The events of 2020 highlighted the inequities in health and the injustices faced by Black and Indigenous People of Color (BIPOC) in Minnesota. Many across the state have been awakened to the realities of racism and injustice. On a national level, we witnessed the devastation of COVID-19 and its disproportionate effects on Black and African-American communities.
On a local level, we witnessed the public murder of George Floyd in our city of Minneapolis. At the University of Minnesota School of Nursing, our faculty, students, and staff engaged and reflected with open eyes, ears and hearts the subsequent call to action. There is an unjust dual system that has been carefully woven into the very fabric of our society, including academia and yes, nursing. We acknowledge that white privilege and white supremacy has been institutionalized in academic settings. White supremacy is an insidious, toxic, and expansive system that must be renounced, including within our own schools of nursing.
Many schools of nursing in the United States have renewed their commitment to the courageous work of dismantling systemic racism in their schools and curriculum. The University of Minnesota School of Nursing is, likewise on a courageous transformational journey toward becoming more inclusive, equitable and diverse. As a place dedicated to educating nurses and transforming the healthcare system, our school has committed to unapologetic and unequivocal advocacy to address injustice and create sustainable change.
We, as the School’s Inclusivity, Diversity and Equity Director and Co-Director, recognized that leading a school toward anti-racism requires a combination of reflection, commitment and action. Paulo Frieree, Brazilian educator and philosopher, best known for his text Pedagogy of the Oppressed, said “Reflection and action must never be undertaken independently”. Reactive changes rarely provide the depth of understanding necessary to deal with deep issues of racism in healthcare, nor are they sustainable. We started by analyzing our school’s policies for student recruitment and admission,our systems of faculty hiring and promotion, and our fundraising and communication strategies.
In our experience, faculty needed time to reflect, learn about historical and systematic inequities, and the space to unpack the complex baggage of white supremacy and privilege that persists in our nation. As a school community, we created opportunities for safe and honest sharing and learning through listening sessions and discussion groups. Faculty were provided with resources to unlearn unconscious bias and deepen understanding about institutional racism in healthcare. Similar opportunities were offered to students across programs, from classroom learning, deep day activities, to monthly affinity group forums. Reflection is necessary, yet reflection without action is essentially the same as inaction. Without action, reflection can become a passive, self-absorbed pastime and is not helpful in creating substantial and sustained systemic change. Reflective and intentional planning, coupled with committed action is needed to bring about the changes in nursing education and dismantle places in our school where inequities persist. We are empowering faculty to recognize and interrupt microaggressions in the classroom. We are providing them with resources to make curriculum changes so social justice and antiracism content can be purposefully woven throughout nursing education.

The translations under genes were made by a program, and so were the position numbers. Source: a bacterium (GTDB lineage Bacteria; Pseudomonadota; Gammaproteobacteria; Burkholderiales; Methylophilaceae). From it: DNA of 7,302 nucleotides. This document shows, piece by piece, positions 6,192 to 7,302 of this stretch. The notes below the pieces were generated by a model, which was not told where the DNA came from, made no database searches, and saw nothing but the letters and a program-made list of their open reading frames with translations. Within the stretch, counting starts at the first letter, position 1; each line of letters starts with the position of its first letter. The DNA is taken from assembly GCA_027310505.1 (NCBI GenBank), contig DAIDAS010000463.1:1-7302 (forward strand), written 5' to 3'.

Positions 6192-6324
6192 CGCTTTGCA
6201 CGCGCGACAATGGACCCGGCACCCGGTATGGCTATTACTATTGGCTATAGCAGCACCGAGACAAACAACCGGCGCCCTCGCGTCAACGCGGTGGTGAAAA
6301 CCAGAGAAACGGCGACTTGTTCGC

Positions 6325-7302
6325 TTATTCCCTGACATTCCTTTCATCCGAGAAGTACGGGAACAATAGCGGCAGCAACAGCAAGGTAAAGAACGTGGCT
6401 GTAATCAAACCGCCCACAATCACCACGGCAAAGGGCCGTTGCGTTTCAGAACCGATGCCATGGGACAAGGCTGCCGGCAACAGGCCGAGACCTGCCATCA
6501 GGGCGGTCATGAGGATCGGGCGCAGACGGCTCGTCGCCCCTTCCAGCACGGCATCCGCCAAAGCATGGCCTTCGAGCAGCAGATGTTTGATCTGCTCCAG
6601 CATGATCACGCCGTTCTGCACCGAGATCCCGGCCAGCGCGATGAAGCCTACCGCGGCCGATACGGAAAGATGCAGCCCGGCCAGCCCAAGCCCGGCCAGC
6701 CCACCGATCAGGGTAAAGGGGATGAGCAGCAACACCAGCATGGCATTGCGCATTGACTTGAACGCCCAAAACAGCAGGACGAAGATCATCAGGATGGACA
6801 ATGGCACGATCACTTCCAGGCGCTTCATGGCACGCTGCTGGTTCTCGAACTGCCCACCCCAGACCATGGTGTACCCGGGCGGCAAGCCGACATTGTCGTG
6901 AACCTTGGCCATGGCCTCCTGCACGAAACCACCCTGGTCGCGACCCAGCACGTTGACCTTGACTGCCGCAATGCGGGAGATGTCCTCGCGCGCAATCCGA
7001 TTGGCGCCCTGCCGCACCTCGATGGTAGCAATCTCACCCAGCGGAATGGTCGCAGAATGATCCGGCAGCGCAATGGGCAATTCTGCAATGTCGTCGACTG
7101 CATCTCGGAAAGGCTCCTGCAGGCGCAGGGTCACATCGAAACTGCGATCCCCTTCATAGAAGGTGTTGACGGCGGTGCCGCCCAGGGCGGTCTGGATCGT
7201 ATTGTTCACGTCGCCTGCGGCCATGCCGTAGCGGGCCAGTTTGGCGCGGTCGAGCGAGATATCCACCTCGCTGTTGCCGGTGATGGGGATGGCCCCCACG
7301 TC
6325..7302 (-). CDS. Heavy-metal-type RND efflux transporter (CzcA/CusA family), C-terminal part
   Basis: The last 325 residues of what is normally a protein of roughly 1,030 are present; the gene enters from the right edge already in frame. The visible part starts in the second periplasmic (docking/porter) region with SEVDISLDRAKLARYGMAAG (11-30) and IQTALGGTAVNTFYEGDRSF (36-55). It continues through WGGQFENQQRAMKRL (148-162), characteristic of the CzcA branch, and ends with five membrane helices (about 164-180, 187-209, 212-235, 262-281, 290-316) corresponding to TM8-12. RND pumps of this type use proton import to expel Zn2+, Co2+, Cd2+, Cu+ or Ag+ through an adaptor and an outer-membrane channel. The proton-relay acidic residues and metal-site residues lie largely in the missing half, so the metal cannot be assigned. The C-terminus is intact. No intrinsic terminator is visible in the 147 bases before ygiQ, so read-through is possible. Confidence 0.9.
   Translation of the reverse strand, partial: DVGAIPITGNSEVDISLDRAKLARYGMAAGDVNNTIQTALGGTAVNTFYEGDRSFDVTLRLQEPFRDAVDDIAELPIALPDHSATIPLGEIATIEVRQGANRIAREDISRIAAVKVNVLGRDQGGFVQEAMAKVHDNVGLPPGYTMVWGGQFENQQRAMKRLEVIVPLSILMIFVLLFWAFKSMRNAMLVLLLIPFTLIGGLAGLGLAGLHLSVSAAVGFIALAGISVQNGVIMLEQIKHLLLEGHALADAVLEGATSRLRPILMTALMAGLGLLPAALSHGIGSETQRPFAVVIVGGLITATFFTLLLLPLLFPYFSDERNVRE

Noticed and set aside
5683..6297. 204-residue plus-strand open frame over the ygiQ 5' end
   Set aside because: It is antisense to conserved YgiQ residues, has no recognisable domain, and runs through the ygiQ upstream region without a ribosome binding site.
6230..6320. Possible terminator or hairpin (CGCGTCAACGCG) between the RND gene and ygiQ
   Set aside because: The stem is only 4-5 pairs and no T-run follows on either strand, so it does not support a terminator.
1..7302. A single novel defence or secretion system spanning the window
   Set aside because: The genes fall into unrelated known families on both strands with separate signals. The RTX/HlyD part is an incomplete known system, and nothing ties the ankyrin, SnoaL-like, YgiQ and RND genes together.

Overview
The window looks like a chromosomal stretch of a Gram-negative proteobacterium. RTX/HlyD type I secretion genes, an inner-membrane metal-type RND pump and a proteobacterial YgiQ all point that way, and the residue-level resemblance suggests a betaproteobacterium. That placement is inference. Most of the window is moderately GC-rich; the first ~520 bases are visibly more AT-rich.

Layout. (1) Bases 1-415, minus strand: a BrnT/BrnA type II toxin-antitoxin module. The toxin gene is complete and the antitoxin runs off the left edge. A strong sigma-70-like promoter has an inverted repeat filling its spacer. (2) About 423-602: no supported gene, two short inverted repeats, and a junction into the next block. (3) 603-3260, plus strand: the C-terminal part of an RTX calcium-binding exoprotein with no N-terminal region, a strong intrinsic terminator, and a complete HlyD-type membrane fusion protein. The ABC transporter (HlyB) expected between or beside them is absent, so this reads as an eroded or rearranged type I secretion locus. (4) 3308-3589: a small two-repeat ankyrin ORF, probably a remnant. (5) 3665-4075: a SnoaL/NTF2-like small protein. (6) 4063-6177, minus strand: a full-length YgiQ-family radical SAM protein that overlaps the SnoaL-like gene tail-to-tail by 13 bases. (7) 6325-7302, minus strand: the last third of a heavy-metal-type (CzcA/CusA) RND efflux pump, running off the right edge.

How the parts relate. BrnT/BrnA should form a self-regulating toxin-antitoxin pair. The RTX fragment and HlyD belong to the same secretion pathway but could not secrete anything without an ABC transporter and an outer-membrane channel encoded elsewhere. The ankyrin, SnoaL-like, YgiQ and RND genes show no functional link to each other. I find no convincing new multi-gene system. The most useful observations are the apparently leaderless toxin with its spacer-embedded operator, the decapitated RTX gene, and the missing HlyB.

The courageous and transformational journey is not a sprint, rather it’s a marathon that requires long-term commitment. At the center of this change is community because the commitment is ours to share. There is room for each person in the school community to work for equity and inclusion – from book clubs to policy writing; from recruitment and support of students to search, selection, and faculty development; from teaching antiracism curriculum to highlighting antiracism research. Reflection, coupled with commitment and action will lead to transformational change in nursing education and healthcare systems.